ONE of Australia’s largest livestock transport companies has recently completed an extensive fleet replacement program in an attempt to reduce its CO2 emissions – resulting in a 23 percent reduction.
Southern Queensland-based Frasers Livestock Transport made a grand entrance into last week’s BeefEx conference, driving a truck into the conference room at Brisbane’s RNA Showgrounds.
While it managed to get a few chuckles and plenty of social media attention, Frasers was also keen to talk up its sustainability program.
Compliance and Central Qld manager Athol Carter said the company had replaced a lot of its fleet and most of its trucks were now reasonably new and more efficient. He said 98pc of the fleet meets or exceeds Euro 4 and Euro 5 emissions specifications.
“We implemented a program of 22 trucks in and 22 trucks out, so 70 percent of our Kenworth fleet is now less than two-years-old,” Mr Carter said.
“Some more are still on the way because we need to keep evolving our fleet of vehicles and keeping up with current safety and emissions requirements and features. It’s good business meeting and exceeding expectations.”
There are carbon credit schemes available for reducing fleet emissions, but in this case Frasers says it is more about exceeding requirements and preparing for the future.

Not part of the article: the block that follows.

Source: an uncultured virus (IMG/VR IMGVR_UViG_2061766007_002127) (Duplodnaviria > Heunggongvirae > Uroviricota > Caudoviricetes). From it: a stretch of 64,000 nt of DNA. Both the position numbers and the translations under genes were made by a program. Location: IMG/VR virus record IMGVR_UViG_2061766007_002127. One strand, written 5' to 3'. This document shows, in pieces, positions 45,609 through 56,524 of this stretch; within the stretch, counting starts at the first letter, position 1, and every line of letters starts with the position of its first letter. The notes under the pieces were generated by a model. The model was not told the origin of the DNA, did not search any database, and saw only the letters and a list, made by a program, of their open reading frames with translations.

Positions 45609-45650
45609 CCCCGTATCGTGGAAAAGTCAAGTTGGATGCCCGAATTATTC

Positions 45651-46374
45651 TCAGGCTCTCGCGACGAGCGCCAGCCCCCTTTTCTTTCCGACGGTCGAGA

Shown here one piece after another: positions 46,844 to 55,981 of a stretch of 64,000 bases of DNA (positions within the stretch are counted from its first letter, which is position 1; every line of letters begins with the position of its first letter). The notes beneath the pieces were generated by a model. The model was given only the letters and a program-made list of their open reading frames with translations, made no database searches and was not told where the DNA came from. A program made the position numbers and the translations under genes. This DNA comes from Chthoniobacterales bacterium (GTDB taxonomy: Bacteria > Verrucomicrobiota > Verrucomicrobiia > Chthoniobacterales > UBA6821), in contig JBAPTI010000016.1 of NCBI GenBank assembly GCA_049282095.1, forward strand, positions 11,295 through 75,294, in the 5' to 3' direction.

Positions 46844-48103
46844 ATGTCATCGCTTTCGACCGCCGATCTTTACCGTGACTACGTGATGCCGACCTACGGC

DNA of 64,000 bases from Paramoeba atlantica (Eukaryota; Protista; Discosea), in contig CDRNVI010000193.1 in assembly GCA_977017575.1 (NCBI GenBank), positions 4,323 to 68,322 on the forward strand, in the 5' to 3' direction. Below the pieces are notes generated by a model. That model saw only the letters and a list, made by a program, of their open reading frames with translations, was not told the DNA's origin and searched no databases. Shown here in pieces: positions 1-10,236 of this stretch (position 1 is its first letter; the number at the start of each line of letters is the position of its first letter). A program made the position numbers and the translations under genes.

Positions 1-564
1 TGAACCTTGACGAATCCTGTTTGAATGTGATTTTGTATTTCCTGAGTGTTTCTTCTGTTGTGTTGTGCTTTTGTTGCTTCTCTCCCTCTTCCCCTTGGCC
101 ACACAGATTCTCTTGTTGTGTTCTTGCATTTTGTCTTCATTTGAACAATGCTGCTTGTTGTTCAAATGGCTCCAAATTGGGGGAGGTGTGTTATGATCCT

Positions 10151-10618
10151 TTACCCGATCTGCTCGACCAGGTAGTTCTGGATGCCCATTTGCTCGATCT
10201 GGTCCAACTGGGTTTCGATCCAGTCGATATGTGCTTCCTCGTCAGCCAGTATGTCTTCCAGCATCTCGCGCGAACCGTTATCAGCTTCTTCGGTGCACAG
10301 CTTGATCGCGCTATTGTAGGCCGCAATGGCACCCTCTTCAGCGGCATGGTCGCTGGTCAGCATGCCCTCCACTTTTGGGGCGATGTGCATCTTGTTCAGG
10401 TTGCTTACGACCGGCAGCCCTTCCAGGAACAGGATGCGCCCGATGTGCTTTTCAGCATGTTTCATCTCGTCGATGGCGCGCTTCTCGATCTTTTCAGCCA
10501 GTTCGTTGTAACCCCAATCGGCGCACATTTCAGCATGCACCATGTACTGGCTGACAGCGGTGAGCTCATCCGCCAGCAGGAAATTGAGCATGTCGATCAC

Electric trucks still not viable
While the updated fleet has significantly reduced Frasers’ emissions, Mr Carter said electric truck technology and infrastructure was not well enough advanced for the company to move away from diesel.
“We are still using diesel and we will be relying on diesel in the livestock transport industry for quite some time,” he said.
“Electric vehicles and hyrdrogen are becoming a standard practice in urban centres, but it is not viable given the distances we travel – our trucks can be in Birdsville one day and Byron Bay the next day.”
Mr Carter said while electric motors were not yet suited to a long-haul transporter like Frasers, there was potential for other parts of the supply chain to take advantage of it.
“If you are looking for local distribution of red meat products going from a warehouse to a supermarket in an electric vehicle, that is available today,” he said.
“But when we buy a heavy truck it needs to be adaptable because it needs to tow one trailer at times or four trailers in a remote part of the country. Maybe in time you could look at doing from a feedlot to an abattoir.”
Preparing for new regulation
Mr Carter said the company was preparing for the Federal Government to put new legislation in which requires to company to comply with ‘Euro 6’ standards.
“Euro 6 standards are already in place in the European Union and the United Kingdom and equivalent standards apply in most developed countries including United States, China and India,” he said.
“If we want to remain relevant to our market and customers we need to be moving forward with this technology.
“It is constantly changing, you buy something new and another new product is created that day – it’s just a case of joining the race.”